If you can’t open the door for piles of unread newspapers and your kitchen cupboards are dusty with food that was fresh when Pete Waterman was a lad, it’s definitely time for a clear out.  But where do you start?

As much as possible, everything in your home should pass the 100 watt lightbulb test.  That is, does it light up your life like a bright light?  Take a moment to look at the objects around you and register the feeling they ignite in your heart.  Do they lift you up or drag you down?  If they drag you down, what are they doing in your life?  Having a lot of stuff which reminds you of the past can keep your thoughts and energies in the past.  Surround yourself with things that are a reflection of who you are now and who you want to be in the future.

It’s also a good idea to:

  • Start small.  Break down the task until it becomes more manageable.  If you have a large space to clear, set yourself the target of completely clearing just one small corner.  This small victory will encourage you to do more.   Even 5 minutes’ worth of clearing will make a big impact if done regularly.
  • Start with the mess you can see.  Once this is sorted, then start dealing with the hidden mess in cupboards etc.
  • Enlist the support of others.  Have a decluttering party.  Sometimes friends can be more objective about stuff to get rid of. Or hire a life coach who will be able to support you through this.
  • Have a general rule that when you buy something new, something old has to go.  This will help the clutter stop reappearing.


It’s also worth thinking about what sort of clutter you’re holding on to and why.  Do you have clothes that are too big for you?  Getting rid of them could be a very powerful statement that you’re not going to get that big again.  Experts estimate that we wear only 20% of our clothing 80% of the time, so we all have surplus.  To declutter your wardrobe:

  • Divide your clothes into 3 piles: i.e. keep, give to charity, mend.  If you haven’t worn it in over a year, get rid of it.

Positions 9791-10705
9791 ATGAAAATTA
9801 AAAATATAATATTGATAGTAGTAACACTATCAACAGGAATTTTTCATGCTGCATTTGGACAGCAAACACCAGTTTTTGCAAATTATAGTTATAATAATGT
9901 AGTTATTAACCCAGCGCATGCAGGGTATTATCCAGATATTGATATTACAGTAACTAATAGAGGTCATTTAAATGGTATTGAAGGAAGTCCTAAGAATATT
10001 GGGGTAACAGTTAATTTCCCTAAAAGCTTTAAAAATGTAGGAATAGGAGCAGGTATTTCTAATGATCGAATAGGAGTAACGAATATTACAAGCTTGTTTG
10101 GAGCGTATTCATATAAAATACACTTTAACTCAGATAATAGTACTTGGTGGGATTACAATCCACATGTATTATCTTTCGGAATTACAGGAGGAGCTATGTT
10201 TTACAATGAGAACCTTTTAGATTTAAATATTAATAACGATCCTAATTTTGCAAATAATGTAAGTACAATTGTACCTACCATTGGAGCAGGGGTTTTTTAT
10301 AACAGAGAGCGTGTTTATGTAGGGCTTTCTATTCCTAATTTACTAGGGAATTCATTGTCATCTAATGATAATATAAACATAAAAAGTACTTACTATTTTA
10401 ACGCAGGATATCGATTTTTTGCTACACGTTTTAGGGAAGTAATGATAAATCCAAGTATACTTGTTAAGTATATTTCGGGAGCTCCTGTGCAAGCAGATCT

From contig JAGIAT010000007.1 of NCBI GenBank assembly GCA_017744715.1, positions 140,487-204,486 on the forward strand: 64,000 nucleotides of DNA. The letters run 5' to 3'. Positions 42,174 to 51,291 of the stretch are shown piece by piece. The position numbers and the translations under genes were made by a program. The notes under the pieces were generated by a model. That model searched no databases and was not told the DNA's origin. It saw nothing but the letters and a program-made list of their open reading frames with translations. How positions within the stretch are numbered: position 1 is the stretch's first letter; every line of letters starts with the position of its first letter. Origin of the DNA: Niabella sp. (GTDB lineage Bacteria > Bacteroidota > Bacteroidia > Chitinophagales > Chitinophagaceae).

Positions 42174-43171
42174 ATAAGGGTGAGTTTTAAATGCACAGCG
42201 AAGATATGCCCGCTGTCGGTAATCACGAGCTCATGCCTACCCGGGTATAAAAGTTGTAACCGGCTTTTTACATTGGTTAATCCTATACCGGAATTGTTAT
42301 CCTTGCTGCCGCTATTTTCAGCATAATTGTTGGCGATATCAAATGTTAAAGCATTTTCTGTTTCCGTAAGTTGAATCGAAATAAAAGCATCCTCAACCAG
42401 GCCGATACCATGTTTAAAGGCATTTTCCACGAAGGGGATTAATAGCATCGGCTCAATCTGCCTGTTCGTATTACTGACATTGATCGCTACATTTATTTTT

• And if you haven’t dealt with the repair pile after two weeks, chuck them as well.  Seriously, when did you last darn a sock?
  •   You’ll get a warm glow from all your new friends at the local charity shop when you donate your cast-offs.
  • Get rid of anything that’s too big or too small for you.  Do you really plan to be that big again?  And if you dropped a dress size, wouldn’t you be buying some new stuff to celebrate?


Clearing clutter extends beyond streamlining your possessions.  Clutter goes deeper than your surroundings, and sometimes a mental clear out can have the biggest effect of all.  This can include:

  • Letting go of people and relationships in your life who drain your energy.
  • Saying no more often.  Say it till your tongue bleeds.
  • Swapping the things you feel you “should” do for the things you want to do
  • Do less passive stuff like watching TV and do more things you love.  Go outside and enjoy the sunshine as much as you can.

Ask yourself:

  • What am I doing that I don’t want to?
  • Which areas do I want to change?
  • What will happen if I don’t change?
  • What will it mean to my life to clear this clutter?

I guess in an ideal world we’d all have nothing in our houses that we don’t love or use regularly.  But life for most of us isn’t like that (at least nobody’s told my kids).  But if you follow some of these suggestions, you’ll be in the fast track to a more streamlined life.